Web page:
September 2010

This past week was filled with preparation for our annual choir retreat.  Our retreat was Friday, Saturday and ended Sunday when our choir sang their new music at First United Methodist Church in Melbourne.  Our South Carolina choir members traveled to be with two of our choirs in Central Florida. 

We spent Friday night at Word of Life Retreat in Hudson, Florida.  It was a marvelous experience.  Three meals (lunch, dinner and breakfast) and a night in cabins for $50 a person.  The meals are unbelievably extravagant.  The accommodations are excellent for campgrounds.  There are 12 bunk beds in each cabin with two rooms and a large bath with three showers.   We were given enough cabins so that we didn’t have anyone on top bunks, except one person who always chose the top bunks.  Things are clean and new.  These were the cabins where they formerly housed their full-time Bible college students.

After an amazing breakfast, we went to Holy Land Experience, in Orlando, Florida.  I must tell you that I’ve resisted going there for years.  However, this visit has changed my mind and heart.  The tickets on-line are $30.  There is now a series of stage plays all day long.  They are funny and Bible based.  The actors and singers are gifted men and women whose dedication to the Lord shows in each performance. 

Even more than the food, teaching, entertainment, fellowship and accommodations, the Lord truly moved on the hearts of our choir members.  We saw hard heart melt and soft hearts weep for families and friends.  As we left, each of us said that the most important thing that had happened was the we met God in a miraculous way during our retreat.

The Family Cafe is very excited to announce that we have been awarded
a federal grant to serve as Florida’s Family to Family Health
Information Center! This grant from the US Department of Health and
Human Services will support our efforts to provide families in our
state with accurate, relevant information for families of children and
youth with special health care needs.
This program fits in very well with the activities that The Family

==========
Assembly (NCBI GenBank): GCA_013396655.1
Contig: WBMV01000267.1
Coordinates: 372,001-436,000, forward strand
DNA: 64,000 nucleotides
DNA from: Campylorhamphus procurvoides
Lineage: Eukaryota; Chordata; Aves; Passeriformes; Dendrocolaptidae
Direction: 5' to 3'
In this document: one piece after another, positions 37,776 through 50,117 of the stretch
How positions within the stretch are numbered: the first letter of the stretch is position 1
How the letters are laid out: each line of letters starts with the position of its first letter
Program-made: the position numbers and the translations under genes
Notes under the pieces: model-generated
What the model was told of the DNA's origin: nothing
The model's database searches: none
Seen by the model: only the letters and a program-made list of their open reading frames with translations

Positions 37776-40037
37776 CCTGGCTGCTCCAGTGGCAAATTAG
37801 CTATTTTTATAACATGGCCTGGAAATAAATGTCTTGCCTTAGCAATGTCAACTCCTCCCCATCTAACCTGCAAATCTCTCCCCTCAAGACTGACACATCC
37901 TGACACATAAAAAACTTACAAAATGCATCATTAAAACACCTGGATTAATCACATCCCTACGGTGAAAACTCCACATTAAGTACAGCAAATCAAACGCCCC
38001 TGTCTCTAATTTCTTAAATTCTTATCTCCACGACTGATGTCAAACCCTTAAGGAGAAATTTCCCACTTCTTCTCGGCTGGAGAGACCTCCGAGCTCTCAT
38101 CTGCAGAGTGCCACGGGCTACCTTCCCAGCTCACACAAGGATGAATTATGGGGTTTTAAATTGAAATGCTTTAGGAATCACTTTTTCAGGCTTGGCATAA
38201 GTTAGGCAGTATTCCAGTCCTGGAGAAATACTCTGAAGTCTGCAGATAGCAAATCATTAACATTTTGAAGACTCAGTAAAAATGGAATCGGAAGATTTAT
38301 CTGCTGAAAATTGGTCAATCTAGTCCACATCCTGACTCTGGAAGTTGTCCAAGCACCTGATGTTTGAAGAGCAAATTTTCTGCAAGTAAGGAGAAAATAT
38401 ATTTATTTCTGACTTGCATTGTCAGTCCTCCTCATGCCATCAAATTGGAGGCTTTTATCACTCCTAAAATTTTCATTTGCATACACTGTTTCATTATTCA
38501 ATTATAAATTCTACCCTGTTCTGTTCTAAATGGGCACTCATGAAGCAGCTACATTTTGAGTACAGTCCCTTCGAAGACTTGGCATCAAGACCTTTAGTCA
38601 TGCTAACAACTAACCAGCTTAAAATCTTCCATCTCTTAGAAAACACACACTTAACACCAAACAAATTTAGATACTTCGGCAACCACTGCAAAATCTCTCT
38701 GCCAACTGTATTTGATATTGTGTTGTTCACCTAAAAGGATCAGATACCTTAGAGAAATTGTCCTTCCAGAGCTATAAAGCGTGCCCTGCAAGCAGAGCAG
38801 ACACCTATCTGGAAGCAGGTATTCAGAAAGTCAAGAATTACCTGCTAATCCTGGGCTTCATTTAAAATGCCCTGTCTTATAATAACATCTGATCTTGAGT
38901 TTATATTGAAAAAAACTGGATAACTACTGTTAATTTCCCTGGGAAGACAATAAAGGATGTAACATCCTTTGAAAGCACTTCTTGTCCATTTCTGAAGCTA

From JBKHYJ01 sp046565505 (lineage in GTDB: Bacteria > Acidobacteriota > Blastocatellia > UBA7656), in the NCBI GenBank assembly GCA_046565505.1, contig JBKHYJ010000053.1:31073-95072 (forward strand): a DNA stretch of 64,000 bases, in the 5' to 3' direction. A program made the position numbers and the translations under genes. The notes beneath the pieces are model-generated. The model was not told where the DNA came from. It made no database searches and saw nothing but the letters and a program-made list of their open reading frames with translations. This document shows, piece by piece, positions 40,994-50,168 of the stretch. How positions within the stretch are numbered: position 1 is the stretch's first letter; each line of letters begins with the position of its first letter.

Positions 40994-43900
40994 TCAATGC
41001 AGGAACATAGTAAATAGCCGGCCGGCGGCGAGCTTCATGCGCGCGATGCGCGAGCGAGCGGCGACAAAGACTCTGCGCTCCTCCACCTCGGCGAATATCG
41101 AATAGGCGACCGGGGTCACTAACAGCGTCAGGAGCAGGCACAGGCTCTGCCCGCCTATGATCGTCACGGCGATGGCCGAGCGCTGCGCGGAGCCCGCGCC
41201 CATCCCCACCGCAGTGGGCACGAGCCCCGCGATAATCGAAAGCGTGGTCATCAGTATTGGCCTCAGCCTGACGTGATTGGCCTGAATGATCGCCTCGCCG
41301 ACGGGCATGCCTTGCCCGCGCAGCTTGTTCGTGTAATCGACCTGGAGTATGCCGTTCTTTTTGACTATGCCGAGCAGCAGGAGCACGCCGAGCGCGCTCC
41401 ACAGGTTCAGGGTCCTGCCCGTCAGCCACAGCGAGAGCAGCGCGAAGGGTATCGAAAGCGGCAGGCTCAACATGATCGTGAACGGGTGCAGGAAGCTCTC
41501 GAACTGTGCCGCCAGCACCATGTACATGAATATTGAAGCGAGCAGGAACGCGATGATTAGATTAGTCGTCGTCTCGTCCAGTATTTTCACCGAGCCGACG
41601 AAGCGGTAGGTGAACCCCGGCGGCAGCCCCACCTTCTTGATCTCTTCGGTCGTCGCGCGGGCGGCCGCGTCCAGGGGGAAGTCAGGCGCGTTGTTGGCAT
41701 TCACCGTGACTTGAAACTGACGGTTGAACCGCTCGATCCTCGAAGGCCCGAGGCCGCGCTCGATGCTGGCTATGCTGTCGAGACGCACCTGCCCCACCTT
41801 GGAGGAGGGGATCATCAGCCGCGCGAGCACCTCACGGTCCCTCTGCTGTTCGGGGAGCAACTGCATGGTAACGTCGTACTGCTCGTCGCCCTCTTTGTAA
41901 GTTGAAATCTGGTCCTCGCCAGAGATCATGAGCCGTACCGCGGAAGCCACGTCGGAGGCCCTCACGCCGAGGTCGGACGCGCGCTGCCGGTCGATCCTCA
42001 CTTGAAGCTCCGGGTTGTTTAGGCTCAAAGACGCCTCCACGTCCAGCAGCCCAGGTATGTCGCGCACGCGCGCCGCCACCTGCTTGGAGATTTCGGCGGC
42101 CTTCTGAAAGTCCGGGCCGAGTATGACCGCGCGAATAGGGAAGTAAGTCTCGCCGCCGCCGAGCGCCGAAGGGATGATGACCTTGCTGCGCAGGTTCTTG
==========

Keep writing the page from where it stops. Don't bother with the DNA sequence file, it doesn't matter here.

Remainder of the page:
Cafe is already engaged in, and we are looking forward to providing
Floridians with all kinds of useful information over the course of the
The beginning of this program coincides with the six-month anniversary
of the Affordable Care Act. As you may have heard in the news, many
important provisions are now in effect. As we get the Family to Family
program up to speed, we thought that sharing some information about
the changes in the law would be a great place to start!
One of our grant partners, Families USA, has a lot of information
collected in one place. Please take a moment to check out their
Patients Bill of Rights page
. It has a lot of information about the changes, including new rules
about pre-existing conditions, annual and lifetime limits, and
limitations on insurers’ ability to cancel your policy.
This is an exciting time for all of us, and The Family Cafe is looking
forward to being your source for reliable information and essential
resources to help you take care of your family. We will be telling you
much more about what we have in store soon, but in the meantime,
please check out the Families USA resources!
The Family Cafe

Today, 28 people traveled to Hudson, Florida for our choir retreat.  Our members were overwhelmed by the positive and wonderful response that they received by the Bible College student at Word of Life.  We could never thank them enough for their gracious response to us.

While our population is a cloistered sub-culture, it is not always by their choice.  Yes, they love being together and sharing among themselves.  However, when people show them gracious and loving hospitality, they are exceptionally complimented and feel that love. 

We will never be able to thank the students from Word of Life enough for singing with us for hours.  Playing pool and swimming with us was so much fun.  We hope that they will come to visit us.  Of course college students are always strapped for gas money.  However, we never know when God is truly working in the hearts of people and perhaps even drawing people toward ministry within this important population.

In the meantime, thank you, students for loving us and showing such hospitality!

Os Hillman sends out a daily newsletter that I enjoy reading.  It is geared to people who are involved in business and are attempting to involve Christ into everything they endeavor.   However, I find that his words often speak to those of us who are entrepreneurial by nature and are involved in full-time ministry. 

I intended to paraphrase his work, but I really can’t say it better than he did.  Hope you can transfer what he is saying to your ministry as easily as I could.  Perhaps those of us in ministry face greater danger than people in the work place in regard to doing “a work” to which God has not called us.

“When they came to the threshing floor of Kidon, Uzzah reached out his hand to steady the ark, because the oxen stumbled. The Lord’s anger burned against Uzzah, and He struck him down because he had put his hand on the ark…” 1 Chronicles 13:9-10

There are good things we can do, but only God-things we should do. Those activities not born out of the Spirit will result in wood, hay, and stubble. What seems good in our eyes may be an abomination in God’s eyes. For instance, if you decide to build an orphanage but God has never directed you to do so, then God will not see that work as good; it was born out of your own strength, even though it was a “good work.”